The Mental Health Parity and Addiction Equity Act (MHPAEA), passed by Congress in 2008, significantly altered the rules for group health plans (GHPs) providing mental health or substance abuse disorder benefits (the Covered Benefits). The general effective date for the statutory provisions under MHPAEA began with plan years starting on or after Oct. 3, 2009. Earlier this month, the Department of Labor (DOL), the Department of Health and Human Services (HHS) and the Department of the Treasury (Treasury) jointly issued interim final regulations (the Regulations) implementing MHPAEA, effective for Plan Years beginning on or after July 1, 2010 (Jan. 1, 2011 for calendar year plans and special effective dates for bargained plans).
The purpose of MHPAEA is to require parity between the provision of Covered Benefits and medical and surgical benefits offered under GHPs. The MHPAEA does not require GHPs (including group health insurance contracts) to provide mental health or substance abuse disorder coverage, but if Covered Benefits are provided, they must be made available in the same general manner (including financial and quantitative and non-quantitative treatment aspects) as are non-Covered Benefits.
It is clear that the DOL, HHS and Treasury thought carefully about addressing the potential for a myriad of issues to arise under the MHPAEA and the Regulations are complex in their scope and application. Several areas of compliance concerns, however, are addressed specifically under the Regulations. These include, but are not limited to, the following:
- “Group Health Plan” Defined
The Regulations provide that all plans or programs sponsored by an employer that provide medical/surgical care benefits constitute a single GHP, thus eliminating the ability of an employer to offer mental health/substance abuse disorder benefits under a carve-out program separate from a GHP providing medical and surgical benefits. The Regulations require parity between all GHPs sponsored by an employer that offer both Covered Benefits and non-Covered Benefits.
- Quantitative and Non-Quantitative Parity
The statutory provisions of MHPAEA generally define treatment limitations in the context of scope and duration of treatment. These limitations are clarified under the Regulations to include both quantitative limitations (which are capable of expression numerically, such as limits on frequency or duration of treatment) and non-quantitative terms (such as standards for admission to a network and which are not capable of numerical definition). Both types of limitations must be provided on a comparable basis to Covered Benefits and medical and surgical benefits. The Regulations also require such parity with respect to financial requirements, which include deductibles, copayments, coinsurance and out-of-pocket maximums.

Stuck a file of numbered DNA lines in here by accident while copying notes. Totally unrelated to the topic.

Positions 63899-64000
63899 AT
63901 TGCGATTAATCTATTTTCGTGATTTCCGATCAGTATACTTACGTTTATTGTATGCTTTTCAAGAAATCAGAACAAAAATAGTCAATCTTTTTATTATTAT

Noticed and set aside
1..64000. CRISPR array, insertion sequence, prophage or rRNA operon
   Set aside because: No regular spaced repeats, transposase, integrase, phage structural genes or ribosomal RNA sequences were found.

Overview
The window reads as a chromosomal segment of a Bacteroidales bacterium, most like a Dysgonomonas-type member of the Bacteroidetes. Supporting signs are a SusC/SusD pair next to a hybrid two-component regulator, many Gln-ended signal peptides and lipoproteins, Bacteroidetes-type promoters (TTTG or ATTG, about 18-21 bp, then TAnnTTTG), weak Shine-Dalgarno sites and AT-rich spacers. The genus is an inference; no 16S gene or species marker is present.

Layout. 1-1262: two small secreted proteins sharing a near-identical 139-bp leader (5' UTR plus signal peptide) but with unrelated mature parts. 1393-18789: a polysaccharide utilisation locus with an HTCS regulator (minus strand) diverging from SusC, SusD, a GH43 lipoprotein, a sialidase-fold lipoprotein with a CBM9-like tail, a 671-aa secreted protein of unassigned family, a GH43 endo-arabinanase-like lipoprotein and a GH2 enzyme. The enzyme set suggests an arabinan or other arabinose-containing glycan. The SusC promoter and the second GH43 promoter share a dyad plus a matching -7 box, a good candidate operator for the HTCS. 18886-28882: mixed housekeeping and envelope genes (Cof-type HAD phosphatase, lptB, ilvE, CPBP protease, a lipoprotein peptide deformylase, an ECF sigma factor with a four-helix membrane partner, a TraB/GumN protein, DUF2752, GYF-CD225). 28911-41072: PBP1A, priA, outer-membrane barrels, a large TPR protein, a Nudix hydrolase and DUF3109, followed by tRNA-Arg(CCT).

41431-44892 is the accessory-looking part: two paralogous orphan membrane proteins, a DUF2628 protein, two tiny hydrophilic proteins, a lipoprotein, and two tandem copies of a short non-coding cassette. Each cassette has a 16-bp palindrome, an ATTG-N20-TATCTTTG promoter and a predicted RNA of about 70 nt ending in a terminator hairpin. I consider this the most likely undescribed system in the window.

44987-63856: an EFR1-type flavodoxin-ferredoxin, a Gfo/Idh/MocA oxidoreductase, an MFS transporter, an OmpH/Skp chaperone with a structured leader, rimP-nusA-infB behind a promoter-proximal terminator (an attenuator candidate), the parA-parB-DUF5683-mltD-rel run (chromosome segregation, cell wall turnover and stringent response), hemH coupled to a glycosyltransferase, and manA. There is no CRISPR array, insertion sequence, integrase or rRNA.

The Regulations provide that the limitations applied to Covered Benefits can be no more restrictive than those applied to the predominant (defined as more than one-half) requirements applied to all medical and surgical benefits under a GHP. Additionally, parity must exist between the Covered Benefits and medical and surgical benefits by not applying more restrictive rules to Covered Benefits than those applied to substantially all (defined as two-thirds) medical/surgical benefits measured across various categories of benefit designs and components. The Regulations provide insight as to the manner in which parity will be measured, requiring parity across, for example, the following categories of benefit design or component:
- Emergency Case
- Prescription Drugs
- Benefit Classification
To determine whether benefits qualify as “Covered Benefits,” the Regulations permit use of generally recognized independent standards used in current medical practice. These standards may include state guidelines, the Diagnostic and Statistical Manual of Mental Disorders or other generally accepted standards used by the medical community.
- ERISA Claim Disclosures
The Regulations clarify that MHPAEA’s requirement that rules governing the denial of reimbursement or payment of Covered Benefits must be disclosed in a manner consistent with ERISA’s claims procedures for GHPs.
Plan Sponsors will soon be beginning the process of evaluating and determining GHP coverage and cost for the next year. As this Client Alert points out, the issues and costs associated with implementation and compliance with the MHPAEA may be complex and high.